Don’t mention it. Just dreaming aloud :slight_smile:

  • a second model will not be cheaper. To the contrary. The five bucks you save on the chip are eaten by additional marketing, planning, manufacturing differences etc. We currently have about 3000 preordered units. The price is only high because they have to pay the development. Once they can order 100,000 units, the price will be significantly lower. May be less then half. For now, it is more economic to have one model. Leave the chip turned of, if you want.
  • Who, the heck, would pay about $600 for a handheld? Get a NoodlePi.
  • While the baseband chip might originally ship with closed firmware, they’ll not rest until they have resolved that matter. That’s good enough for me. If they wouldn’t have shipped their laptops before they were completely deblobbed, we would not have the laptops yet and Purism would no longer exist.
  • Regulations may sometimes have loopholes, but it surely doesn’t matter what (perceived) category of device you have. Emits radio waves? Regulations apply.

I agree with @Dwaff. I ordered a phone, that’s what they want to do, that’s what they should do, that’s what they will do. Thanks, Purism :kissing_heart:

Maybe I haven’t expressed myself clearly. I am not only interested in not having to pay for unwanted hardware (which I am sure will spy on me) but also I would like a fully libre solution ASAP. A fully libre computer in a phone format with assorted sensors, GPS, WiFI, BT, IR etc but without the baseband will work for me and possibly many others. A separate device can be purchased for legacy telephony needs and they are as cheap as a Raspberry Pi (have a look at Micromax Bharat 1.).

If the Purism team can’t release such a version without delaying Librem5 I hope they will consider such a version afterwards. So if anyone is interested in such a version kindly express your support here or to the team directly.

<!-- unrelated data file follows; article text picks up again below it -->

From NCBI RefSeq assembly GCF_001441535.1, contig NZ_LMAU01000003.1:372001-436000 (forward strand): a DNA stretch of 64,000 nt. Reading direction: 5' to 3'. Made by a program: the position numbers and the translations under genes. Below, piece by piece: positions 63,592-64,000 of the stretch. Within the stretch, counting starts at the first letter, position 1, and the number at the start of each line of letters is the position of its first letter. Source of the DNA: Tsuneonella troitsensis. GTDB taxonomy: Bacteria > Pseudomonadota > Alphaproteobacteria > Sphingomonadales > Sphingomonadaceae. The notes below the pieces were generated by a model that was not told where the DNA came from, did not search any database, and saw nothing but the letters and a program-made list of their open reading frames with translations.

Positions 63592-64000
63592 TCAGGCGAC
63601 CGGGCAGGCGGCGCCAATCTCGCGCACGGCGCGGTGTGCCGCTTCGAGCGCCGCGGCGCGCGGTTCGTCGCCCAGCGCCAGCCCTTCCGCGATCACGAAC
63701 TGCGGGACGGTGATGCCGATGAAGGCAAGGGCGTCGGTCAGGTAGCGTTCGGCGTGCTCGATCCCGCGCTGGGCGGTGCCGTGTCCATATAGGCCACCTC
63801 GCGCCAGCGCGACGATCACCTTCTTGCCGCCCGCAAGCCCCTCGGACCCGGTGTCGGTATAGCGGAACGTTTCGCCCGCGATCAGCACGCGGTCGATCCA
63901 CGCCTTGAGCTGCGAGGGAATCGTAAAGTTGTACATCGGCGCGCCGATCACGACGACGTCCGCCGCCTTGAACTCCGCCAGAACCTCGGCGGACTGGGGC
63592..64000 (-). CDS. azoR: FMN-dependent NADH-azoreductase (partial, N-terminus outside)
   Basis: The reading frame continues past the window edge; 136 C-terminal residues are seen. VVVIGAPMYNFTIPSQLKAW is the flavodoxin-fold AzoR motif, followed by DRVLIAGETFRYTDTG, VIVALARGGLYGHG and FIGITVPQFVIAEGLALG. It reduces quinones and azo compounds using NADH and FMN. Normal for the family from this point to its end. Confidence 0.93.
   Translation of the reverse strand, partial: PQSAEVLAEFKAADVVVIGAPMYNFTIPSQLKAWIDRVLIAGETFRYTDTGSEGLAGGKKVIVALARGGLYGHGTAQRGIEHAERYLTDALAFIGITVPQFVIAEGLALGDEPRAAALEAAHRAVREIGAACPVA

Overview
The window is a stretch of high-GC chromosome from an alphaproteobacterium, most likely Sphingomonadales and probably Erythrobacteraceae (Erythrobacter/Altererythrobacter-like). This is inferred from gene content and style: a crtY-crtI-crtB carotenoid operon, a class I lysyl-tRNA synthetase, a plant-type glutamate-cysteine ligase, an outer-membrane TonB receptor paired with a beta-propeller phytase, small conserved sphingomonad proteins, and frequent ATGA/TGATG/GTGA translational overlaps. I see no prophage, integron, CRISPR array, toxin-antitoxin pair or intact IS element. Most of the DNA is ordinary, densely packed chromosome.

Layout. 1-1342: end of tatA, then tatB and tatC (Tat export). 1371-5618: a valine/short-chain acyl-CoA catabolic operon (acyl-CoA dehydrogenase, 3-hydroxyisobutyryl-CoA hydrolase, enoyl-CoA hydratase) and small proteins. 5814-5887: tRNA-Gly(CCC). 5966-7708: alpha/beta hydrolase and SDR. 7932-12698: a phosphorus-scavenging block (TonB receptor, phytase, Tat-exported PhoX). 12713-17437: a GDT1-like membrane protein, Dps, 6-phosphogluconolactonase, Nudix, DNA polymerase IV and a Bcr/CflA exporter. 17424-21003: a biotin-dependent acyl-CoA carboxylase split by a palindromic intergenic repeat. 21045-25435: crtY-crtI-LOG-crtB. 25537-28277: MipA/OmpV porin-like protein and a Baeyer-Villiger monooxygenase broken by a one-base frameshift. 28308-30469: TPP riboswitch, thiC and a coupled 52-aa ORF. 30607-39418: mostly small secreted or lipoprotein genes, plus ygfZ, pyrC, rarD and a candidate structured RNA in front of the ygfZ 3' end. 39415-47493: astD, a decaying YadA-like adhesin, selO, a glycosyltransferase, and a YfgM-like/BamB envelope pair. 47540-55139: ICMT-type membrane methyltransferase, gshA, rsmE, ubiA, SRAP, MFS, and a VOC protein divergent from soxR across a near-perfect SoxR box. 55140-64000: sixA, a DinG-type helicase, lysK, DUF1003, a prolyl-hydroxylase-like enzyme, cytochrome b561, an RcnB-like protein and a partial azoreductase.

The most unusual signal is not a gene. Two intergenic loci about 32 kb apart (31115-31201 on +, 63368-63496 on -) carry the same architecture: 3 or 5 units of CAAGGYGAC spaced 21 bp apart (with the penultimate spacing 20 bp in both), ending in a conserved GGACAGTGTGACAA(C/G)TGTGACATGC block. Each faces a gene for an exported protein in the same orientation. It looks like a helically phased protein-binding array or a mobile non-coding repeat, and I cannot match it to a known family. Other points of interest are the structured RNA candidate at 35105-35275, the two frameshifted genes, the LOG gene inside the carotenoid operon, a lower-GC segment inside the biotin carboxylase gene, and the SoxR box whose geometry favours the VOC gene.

If anyone knows of a fully libre SBC, please do share the info. Raspberry Pi is NOT an example. I know there’s Replicant but sensor and graphics support is an issue.

@Caliga, When will Librem5 be released? In another year? And when do you think they will free up the baseband? The best one can hope for is a firmware with open source and open toolchain. But IMHO this will not happen. Manufacturers are most likely not going to release souce code citing IP issues, code under third party NDA’s etc. Also who knows what spying capabilities have been built in under government orders. Regarding reverse engineering, its one thing to NEUTER Intel’s ME. Its entirely another thing to reverse engineer a WORKING baseband. Do you see it in any of their stretch goals? There are working reverse engineered solutions for Nvidia graphics but almost nothing for baseband. Do you think its because there’s no demand for it?

IMHO, designing without the modem is easier. In the worst case, they can skip soldering the modem but its of course much more simpler. Software design is also simpler since they don’t have to create the telephony stack. So they could release such a version while on their way to releasing Librem5. It could even be like a beta test. Don’t worry. I am not asking them to delay releasing Librem5. And I am not asking them to lose money releasing a version without the baseband either.

There are working reverse engineered solutions for Nvidia graphics but almost nothing for baseband. Do you think its because there’s no demand for it?

I do :wink:
The demand is currently not significantly higher than 3000 devices. Not by orders of magnitude.

Not only is a non-baseband version not cheaper, it is also not more secure. There is no difference between a turned-off baseband and a non-existent baseband. (You can even screw it open, remove the wire between baseband and switch and it can never be on) Also, in which way do you think it could spy on you if you were to turn it on? It does not have access to any of the other components. The only thing it can do is to reveal the position of the device. I’ve written more on that here.